Part of the general diaspora from New York (Queens), and now an educator and self-taught (organic) rancher in West Central Texas I have always had a profound interest in geo-politics and history as it relates to economics. Possessing degrees in politics, electronic engineering, as well as education I have been fortunate to have traveled extensively and worked for several international firms, notably in Sweden and Canada before doing what amounts to missionary work in our public schools, as a teacher.
My investment philosophy is conservative, yet on occasion contrarian. For example commodities in the early 70's, presently high quality US dividend aristocrats presently - mixed with some well entrenched European securities that offer consistent dividends and growth upside. That said, I too believe long-term investment is the sine qua non for financial success - unless you are steeped in financial wizardry and luck, which I certainly am not. I have also constructed a firm inner ring of dividend aristocrats that allow my (outward) "concentric ring" to flourish. However, in a dangerously over bought market I have gathered the wagons and sold off those smaller European and global equities that have profited during our long bull run-up - while awaiting the inevitable 20 -30 % correction. I have always invested in dividend stocks, and will continue to do so; I do not "play the market". "Dividends are real money and do not lie" about a stocks overall performance. The goal always is to be equal to and greater than inflation - beyond the pablum of government disseminated statistics, to buy quality when others flee, to invest and not flip equities for a quick dollar, to hold on, but know intuitively by experience when to sell if, for example, a dividend is cut - or not.
I enjoy SA, and believe it is a positive forum for intelligent conversation concerning investment and economics.
Former owner of a medium sized regional interstate moving company. After 30 years in this industry I sensed another recession coming and broke up the company and sold to two nationally known large van line operations in 2007. One wanted my warehouses and storage accounts and the other my national account sales base. Worked for one of these companies for a year but found I don't work well with others.
Took the cash I had from the sale of company and began to invest in a deeply depressed market. I felt the older broker I knew from my church and had my IRA was adequate but met a young broker excited to see any cash and have had a great relationship ever since. We've both made a lot of money since 2008. Received a family brokerage account upon their passing and now have a third broker. I am 58 years old.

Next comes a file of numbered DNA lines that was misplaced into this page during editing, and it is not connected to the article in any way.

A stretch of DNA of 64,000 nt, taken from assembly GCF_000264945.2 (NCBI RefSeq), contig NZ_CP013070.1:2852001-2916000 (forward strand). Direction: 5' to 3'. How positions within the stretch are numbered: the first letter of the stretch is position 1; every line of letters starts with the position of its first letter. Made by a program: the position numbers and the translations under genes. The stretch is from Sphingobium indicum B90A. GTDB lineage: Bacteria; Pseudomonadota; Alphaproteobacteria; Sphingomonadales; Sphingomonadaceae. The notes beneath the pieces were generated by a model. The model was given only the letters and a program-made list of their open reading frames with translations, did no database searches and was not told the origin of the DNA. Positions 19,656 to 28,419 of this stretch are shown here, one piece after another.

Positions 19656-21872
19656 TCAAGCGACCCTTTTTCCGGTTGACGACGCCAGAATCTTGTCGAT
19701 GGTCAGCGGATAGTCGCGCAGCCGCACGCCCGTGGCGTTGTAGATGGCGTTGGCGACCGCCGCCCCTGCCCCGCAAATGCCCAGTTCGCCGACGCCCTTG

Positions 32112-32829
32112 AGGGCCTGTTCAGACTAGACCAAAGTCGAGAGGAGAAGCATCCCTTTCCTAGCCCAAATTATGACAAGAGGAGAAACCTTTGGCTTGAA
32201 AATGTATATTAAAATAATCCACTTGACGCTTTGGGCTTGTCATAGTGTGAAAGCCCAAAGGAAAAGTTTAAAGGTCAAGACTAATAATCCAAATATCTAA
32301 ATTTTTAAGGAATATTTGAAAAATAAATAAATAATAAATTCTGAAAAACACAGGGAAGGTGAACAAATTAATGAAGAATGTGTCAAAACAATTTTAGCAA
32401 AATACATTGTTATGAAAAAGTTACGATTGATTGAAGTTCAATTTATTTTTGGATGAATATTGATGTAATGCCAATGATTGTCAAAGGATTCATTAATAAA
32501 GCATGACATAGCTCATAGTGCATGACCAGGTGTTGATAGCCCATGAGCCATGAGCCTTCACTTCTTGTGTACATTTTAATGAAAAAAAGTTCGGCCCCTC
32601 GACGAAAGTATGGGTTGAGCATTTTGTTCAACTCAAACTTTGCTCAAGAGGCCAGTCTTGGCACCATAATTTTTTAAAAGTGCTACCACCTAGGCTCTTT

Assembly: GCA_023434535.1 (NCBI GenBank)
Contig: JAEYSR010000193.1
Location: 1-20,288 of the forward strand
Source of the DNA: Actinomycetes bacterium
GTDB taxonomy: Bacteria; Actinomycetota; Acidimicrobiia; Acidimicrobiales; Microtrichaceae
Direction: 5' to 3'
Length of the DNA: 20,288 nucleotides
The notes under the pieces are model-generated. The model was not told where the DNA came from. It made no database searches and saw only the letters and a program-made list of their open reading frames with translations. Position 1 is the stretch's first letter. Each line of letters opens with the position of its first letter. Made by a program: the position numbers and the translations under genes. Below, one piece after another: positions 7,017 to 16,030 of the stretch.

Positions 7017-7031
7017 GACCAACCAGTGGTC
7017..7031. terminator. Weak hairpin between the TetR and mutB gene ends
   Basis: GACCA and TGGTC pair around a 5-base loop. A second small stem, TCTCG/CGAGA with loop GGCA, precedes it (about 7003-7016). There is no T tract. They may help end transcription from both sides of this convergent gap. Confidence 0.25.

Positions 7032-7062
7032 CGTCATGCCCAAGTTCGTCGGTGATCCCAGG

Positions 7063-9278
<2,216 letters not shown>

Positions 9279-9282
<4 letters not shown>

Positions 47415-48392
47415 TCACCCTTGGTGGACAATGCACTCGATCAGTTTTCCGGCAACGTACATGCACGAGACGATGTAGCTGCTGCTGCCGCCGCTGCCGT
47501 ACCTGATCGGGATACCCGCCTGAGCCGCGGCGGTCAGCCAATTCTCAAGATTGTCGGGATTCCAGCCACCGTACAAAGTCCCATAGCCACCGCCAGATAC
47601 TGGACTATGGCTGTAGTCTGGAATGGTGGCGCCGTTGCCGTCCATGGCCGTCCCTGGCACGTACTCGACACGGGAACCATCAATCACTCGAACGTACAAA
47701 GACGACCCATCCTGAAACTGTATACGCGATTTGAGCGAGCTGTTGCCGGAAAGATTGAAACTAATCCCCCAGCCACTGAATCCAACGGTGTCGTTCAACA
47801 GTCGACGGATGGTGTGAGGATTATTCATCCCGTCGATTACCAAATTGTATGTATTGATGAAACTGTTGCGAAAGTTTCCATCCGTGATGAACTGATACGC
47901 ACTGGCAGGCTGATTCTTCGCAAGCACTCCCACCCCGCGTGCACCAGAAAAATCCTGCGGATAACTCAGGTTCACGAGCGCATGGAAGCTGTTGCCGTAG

There's an old adage : Teach a man to fish and he will eat for life. Updated version:
Obama has this rule for us to follow :
Give a man someone else's fish and he will vote for you !
Capital is fungible,when used properly it goes where it is best employed.
Fiat money in America is created solely as a result of the Federal Reserve system. Therefore it is totally accurate to say that the Federal Reserve system generates our most unfair tax. Both the tax and the system that makes it possible should be abolished.
The political scientist who authorized this process of monetizing the national debt and the monetary scientist who carry it out know that it is not true debt. It is not true debt because no one in Washington really expects to repay it, ever. The dual purpose of this magic show is simply to create free spending money for the politicians without the inconvenience of raising direct taxes and also to create a perpetual river of gold flowing into the banking cartel.
Each year since 1969, Congress has spent more money than its income. The Treasury Department has to borrow money to meet Congress's appropriations.The Congressional Budget Office web site's deficit analysis will show this . We have to pay interest* on that huge, growing debt; and it dramatically cuts into our budget.
I am a "reformed" ex-financial adviser who made a career change into healthcare for both practical and altruistic reasons. I have over 15 years of past experience in wealth management. During my previous career I specialized in overall portfolio management and relationship management for ultra-wealthy clients. Prior to voluntarily walking away from a very successful but ultimately unfulfilled career, I co-managed a book of business totaling approximately $1.2 billion AUM including stocks, bonds, mutual funds, hedged funds and private equity funds for a private trust company.